South Tyneside and Sunderland NHS Foundation Trust is backing Heart Failure Awareness Week, which runs from next Monday, April 29.

The aim of this year’s campaign is to ‘detect the undetected’ and help people think about whether they could be affected by the condition. It can be diagnosed through a simple blood test through a GP.

The information drive will stress the importance of early intervention to those who have heart failure. It will also help make sure people get any treatment they need and are offered support to help them live well.

An estimated 1 million people in the UK have heart failure, with 200,000 new diagnoses every year.

However, it is estimated a further 400,000 people have it but are undetected, undiagnosed, and therefore missing out on life-preserving treatments.

The Trust’s Cardiology Service will be supporting the awareness drive.

Dr Mickey Jachuck is the Trust’s Clinical Director for Cardiothoracic Medicine and Clinical Microbiology and Infection.

He said: “This awareness week gives us the chance to get that conversation started with people and get them thinking about their health and wellbeing. It also gives them the information they need to look out for their loved ones too.

“Health failure doesn’t mean the heart is about to stop, but that phrase is used to help describe a series of conditions. The Pumping Marvellous Foundation call it ‘heart inefficiency’ which perhaps better describes it and explains that it means the heart isn’t working correctly.

“It can be caused by lots of conditions and there are treatments we can offer and lifestyle changes people can make to live well.

“The events we have coming up in our hospitals and out in our communities will help get people thinking about whether they could be among those who are undiagnosed and take steps so they can look after their future.”

Across the Trust, members of the cardiology team will be championing the Pumping Marvellous Foundation’s slogan Let’s BEAT Heart Failure.

BEAT stands for three of its symptoms and its prompt to act: ‘Breathlessness, Exhaustion, Ankle swelling and Time for a simple blood test – ask your GP.’

Other symptoms include:

  • reduced ability to exercise
  • a fast heart rate
  • a persistent cough

Symptoms can develop quickly or gradually over weeks or months.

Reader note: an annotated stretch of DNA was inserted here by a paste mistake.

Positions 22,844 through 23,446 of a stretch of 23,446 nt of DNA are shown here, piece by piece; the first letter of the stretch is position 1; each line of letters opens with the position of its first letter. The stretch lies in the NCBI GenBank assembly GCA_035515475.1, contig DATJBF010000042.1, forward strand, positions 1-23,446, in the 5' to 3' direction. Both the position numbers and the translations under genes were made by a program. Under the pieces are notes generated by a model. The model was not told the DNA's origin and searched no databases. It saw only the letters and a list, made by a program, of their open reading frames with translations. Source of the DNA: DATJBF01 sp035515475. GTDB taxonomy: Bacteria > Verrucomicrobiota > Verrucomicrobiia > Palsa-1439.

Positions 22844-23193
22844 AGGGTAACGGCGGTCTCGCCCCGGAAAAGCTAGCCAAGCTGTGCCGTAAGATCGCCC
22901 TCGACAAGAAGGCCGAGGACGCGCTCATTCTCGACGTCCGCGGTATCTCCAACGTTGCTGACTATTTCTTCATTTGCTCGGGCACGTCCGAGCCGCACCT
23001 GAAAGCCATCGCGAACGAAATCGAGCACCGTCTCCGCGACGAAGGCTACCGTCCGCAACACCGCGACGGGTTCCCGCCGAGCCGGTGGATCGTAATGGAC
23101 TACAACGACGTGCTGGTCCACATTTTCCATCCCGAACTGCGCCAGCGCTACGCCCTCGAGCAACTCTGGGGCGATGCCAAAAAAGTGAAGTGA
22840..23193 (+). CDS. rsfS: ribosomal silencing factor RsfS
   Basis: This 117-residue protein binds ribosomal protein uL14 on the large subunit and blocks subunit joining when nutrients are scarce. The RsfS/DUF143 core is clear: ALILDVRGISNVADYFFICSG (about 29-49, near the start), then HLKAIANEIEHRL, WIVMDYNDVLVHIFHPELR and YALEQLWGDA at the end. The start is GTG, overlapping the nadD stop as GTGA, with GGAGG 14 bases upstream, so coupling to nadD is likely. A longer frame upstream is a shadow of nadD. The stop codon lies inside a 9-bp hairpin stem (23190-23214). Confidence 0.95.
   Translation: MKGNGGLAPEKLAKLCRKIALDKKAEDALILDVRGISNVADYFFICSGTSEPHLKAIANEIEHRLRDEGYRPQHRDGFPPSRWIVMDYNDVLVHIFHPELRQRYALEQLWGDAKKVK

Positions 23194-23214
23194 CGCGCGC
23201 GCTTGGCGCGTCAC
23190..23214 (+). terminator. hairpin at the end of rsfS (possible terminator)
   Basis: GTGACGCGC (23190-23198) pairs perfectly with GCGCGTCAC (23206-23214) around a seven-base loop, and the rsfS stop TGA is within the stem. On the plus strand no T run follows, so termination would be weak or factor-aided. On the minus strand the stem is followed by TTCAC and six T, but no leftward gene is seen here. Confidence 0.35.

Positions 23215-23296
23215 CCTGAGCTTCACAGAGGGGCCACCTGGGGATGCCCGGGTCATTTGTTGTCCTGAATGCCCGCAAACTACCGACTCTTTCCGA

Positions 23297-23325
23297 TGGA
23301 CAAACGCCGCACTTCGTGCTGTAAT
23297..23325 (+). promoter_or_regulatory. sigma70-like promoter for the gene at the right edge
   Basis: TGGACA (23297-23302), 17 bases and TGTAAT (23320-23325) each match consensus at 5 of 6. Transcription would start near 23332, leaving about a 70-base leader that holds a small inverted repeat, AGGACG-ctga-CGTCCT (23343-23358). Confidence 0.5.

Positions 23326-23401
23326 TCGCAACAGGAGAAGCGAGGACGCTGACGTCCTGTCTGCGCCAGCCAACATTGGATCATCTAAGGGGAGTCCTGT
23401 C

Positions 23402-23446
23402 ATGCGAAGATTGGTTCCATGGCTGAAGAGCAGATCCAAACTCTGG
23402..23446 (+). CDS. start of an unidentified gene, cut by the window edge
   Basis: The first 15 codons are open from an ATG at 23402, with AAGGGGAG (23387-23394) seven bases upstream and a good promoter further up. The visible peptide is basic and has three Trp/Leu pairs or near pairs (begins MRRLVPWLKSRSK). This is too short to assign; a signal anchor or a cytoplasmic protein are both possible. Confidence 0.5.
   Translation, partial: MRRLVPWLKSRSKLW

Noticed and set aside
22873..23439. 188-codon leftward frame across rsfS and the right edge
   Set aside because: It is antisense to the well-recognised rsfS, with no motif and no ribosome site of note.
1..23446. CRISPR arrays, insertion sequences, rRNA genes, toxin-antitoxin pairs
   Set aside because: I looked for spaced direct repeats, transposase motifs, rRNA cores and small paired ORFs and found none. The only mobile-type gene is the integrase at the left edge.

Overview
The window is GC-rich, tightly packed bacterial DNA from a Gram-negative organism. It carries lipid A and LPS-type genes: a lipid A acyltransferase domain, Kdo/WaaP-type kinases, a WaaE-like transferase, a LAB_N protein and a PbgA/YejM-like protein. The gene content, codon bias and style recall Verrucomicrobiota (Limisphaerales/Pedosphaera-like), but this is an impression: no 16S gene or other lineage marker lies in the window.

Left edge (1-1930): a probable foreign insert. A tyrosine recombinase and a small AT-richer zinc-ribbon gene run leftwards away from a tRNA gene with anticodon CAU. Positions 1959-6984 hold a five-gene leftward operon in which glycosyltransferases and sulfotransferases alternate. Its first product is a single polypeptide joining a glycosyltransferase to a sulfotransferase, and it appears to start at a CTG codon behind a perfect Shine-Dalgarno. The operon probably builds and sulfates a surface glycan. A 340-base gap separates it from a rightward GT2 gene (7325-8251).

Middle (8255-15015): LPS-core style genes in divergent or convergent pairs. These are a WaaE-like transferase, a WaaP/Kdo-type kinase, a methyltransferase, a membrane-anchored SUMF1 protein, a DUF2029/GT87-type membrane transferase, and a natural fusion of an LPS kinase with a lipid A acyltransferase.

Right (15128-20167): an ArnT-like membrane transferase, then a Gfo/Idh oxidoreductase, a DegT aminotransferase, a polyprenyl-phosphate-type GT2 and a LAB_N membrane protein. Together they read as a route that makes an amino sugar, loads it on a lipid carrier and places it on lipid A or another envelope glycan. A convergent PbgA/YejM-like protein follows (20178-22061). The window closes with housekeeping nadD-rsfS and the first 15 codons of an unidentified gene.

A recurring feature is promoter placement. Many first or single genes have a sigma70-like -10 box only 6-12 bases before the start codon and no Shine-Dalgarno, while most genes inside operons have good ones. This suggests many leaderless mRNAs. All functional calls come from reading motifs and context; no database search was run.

Members of the team, who are based at South Tyneside District Hospital, will be joining the Key Community Bus as it visits a series of locations during the week. They will chat to people to help them think about whether they or their loved ones have symptoms.

On Tuesday April 30, the bus will be on Campbell Park Road in Hebburn, near to the Hebburn Family Hub, from 10.30am to noon and then at Hedworthfield Community Association in Cornhill, Jarrow, from 12.30pm to 2pm.

On Wednesday May 1, the team will join the bus as it parks up at the Rose and Crown pub in Prince Edward Road, South Shields, from 10.30am to noon and then at Ocean Road Community Association from 12.30pm to 2pm.

Members of the service will also be promoting the campaign in the main entrance of the hospital and in its restaurant.

Their counterparts based at Sunderland Royal Hospital will also host a stall in its main entrance and be on hand during lunchtimes to chat to visitors, patients and colleagues.

For more information about heart failure, its impact, causes and how it can be treated visit

Further details about Pumping Marvellous can be found via

Dr Jachuck and Senior Chief Physiologist in Cardiology Joanna Spence have previously recorded an episode of the Trust’s Our People Podcast to mark World Heart Day.

They chat about the difference between a heart attack and a cardiac arrest, the importance of learning how to do CPR and lifestyle changes that could help prevent any future heart problems.

To listen via Spotify, visit or it can be found via the Trust’s YouTube channel.